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The Daily Campus

The Independent Voice of Southern Methodist University Since 1915

The Daily Campus

The Independent Voice of Southern Methodist University Since 1915

The Daily Campus

SMU Juniors Jaisan Avery and Kayla Spears paint together during Curlchella hosted by SMU Fro, Dallas Texas, Wednesday April 17, 2024 (©2024/Mikaila Neverson/SMU).
SMU Fro's Curlchella recap
Mikaila Neverson, News Editor • April 23, 2024

Move Out Process Brings Frustration Among Students

Around campus, the afternoon that SMU announced a 2-week campus closure following Spring Break because of COVID-19. Photo credit: Asher Thye

Shelter in place orders vary by state, making return policies difficult for universities who house students from all over the globe.

For some students, this means they cannot return to campus until the next school year.

California residents, like sophomore Katie Bender, were informed by SMU’s Residence Life and Student Housing that they would not be allowed back on campus to move out.

Bender received an email stating that she would have to pay to have a third party company to remove her belongings and ship them to her permanent address.

“I just got really frustrated when I got the email saying that because I’m a California resident that I can’t move out,” Bender said. “It just sucks for people who live in the restricted areas.”

California students make up a large percentage of SMU’s population, but they aren’t the only students struggling to get back into Texas.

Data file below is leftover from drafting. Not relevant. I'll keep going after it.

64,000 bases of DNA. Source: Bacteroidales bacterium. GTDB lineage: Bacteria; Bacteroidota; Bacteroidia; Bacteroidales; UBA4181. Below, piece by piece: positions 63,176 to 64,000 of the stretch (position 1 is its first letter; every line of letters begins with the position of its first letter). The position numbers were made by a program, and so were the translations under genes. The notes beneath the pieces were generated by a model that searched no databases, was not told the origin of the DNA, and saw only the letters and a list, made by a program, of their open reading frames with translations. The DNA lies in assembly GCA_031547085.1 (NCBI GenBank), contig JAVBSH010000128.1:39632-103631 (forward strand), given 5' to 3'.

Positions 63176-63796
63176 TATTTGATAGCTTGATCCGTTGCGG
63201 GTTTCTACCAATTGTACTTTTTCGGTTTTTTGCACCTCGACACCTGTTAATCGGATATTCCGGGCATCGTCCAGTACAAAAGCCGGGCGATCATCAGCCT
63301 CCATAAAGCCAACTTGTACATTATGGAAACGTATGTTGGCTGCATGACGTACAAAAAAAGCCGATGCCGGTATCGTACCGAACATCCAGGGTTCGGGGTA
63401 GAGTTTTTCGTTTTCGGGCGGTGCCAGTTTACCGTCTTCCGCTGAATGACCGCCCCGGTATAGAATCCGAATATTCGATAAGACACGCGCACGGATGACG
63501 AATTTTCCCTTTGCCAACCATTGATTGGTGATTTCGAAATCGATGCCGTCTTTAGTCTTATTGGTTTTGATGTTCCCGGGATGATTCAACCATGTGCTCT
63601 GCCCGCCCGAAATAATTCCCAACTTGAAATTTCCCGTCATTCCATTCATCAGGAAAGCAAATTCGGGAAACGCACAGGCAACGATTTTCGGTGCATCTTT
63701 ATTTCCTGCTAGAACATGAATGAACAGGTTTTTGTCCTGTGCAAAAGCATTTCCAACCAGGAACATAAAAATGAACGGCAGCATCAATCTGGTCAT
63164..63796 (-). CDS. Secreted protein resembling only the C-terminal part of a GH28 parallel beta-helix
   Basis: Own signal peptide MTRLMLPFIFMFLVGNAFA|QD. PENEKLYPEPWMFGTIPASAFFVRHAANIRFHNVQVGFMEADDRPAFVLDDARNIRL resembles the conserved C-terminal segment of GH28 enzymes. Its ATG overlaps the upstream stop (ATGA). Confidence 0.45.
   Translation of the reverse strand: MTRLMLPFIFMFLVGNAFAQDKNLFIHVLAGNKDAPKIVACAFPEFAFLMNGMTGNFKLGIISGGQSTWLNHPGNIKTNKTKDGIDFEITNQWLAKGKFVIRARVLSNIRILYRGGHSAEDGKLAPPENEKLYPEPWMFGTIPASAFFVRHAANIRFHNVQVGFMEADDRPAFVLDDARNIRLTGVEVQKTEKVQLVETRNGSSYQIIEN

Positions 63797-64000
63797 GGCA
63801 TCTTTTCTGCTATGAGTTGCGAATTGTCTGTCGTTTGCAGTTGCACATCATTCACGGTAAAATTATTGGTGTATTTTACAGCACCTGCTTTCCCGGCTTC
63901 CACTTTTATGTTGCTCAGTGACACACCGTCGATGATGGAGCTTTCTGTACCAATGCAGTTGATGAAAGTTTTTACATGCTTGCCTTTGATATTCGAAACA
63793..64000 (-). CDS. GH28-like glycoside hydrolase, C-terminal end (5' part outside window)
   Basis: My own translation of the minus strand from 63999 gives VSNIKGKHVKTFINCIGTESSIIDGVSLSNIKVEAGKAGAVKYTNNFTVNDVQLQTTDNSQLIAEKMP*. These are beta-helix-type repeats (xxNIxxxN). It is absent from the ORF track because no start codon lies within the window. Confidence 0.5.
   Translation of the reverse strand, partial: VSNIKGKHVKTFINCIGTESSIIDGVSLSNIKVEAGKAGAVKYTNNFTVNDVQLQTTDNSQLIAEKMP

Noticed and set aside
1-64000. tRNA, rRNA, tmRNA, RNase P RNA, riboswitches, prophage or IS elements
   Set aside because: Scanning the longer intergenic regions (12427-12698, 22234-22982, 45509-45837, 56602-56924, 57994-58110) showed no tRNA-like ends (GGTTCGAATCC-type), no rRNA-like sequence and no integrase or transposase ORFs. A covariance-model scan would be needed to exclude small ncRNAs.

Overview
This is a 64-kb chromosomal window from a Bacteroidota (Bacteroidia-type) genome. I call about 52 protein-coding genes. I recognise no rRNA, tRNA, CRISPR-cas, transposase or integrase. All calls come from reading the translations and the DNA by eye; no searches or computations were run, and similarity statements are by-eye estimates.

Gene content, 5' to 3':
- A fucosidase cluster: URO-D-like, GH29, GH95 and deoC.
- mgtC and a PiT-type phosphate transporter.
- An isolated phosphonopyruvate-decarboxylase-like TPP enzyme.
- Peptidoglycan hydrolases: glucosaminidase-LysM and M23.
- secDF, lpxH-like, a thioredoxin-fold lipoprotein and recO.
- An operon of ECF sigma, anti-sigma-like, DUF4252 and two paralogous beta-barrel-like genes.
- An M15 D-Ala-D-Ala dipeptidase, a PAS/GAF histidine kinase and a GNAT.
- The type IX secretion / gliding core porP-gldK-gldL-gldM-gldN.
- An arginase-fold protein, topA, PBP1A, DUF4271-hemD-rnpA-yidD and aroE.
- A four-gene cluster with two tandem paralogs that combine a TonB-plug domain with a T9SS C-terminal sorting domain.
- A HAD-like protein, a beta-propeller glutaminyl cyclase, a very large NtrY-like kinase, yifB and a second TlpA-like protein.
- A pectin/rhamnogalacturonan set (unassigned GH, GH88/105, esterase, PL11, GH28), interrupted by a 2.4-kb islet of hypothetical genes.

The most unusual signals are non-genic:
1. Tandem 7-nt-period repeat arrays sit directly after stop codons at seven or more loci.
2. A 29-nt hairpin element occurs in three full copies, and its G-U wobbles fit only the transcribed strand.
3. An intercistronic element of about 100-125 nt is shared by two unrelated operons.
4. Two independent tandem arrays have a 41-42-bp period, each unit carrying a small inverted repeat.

Texas Gov. Greg Abbott mandated a 14 day quarantine for people coming into the state from states like California, Washington, New York, New Jersey, Connecticut, and Louisiana. This mandate also applies to those returning from densely-populated cities like Atlanta, Chicago, Detroit, and Miami.

Dorm rooms across campus are filled with books, clothes and personal belongings that students left behind, as they thought they would only be gone for three weeks when they left for spring break.

However, SMU announced on March 20 that classes would move online for the remainder of the semester. Five days later, students received the first of many emails regarding the move out process from Residence Life and Student Housing.

Additionally, the process is frustrating for students moving themselves out as well.

Many are upset with the timing and overall handling of the situation. One of these students is freshman Lexi Pena, who has to drive eight hours back to Dallas from McAllen, Texas for her four hour move out slot.

“I’m very grateful that I can come back to move my stuff out, but I am annoyed at how long everything has taken,” Pena said. “I wish we could have just moved out at spring break and I didn’t have to drive all the way back to get my stuff. It’s really inconvenient having class and having to find a good day to come back because my drive is so long.”

Pena also feels for the people in more heavily infected areas, like her roommate from Louisiana, who are missing out on their final goodbye for the year.

The university is taking precautionary measures to keep students safe. These include preventing students from moving out at the same time as their roommates or suitemates.

With more and more cases coming to light daily, many students remain afraid. Pena said that she fears that they could come across the virus passing someone in a hallway or in an elevator.

Because of this fear, some students think it is safer to wait to return to campus. Freshman Megan Ferm is waiting until May to retrieve her belongings.

“I don’t like not having all my things, but I feel like it is safer to wait a little while,” Ferm said. “In May, hopefully case numbers will start to go down.”

The move out process runs through May 15. Please click here for more information.

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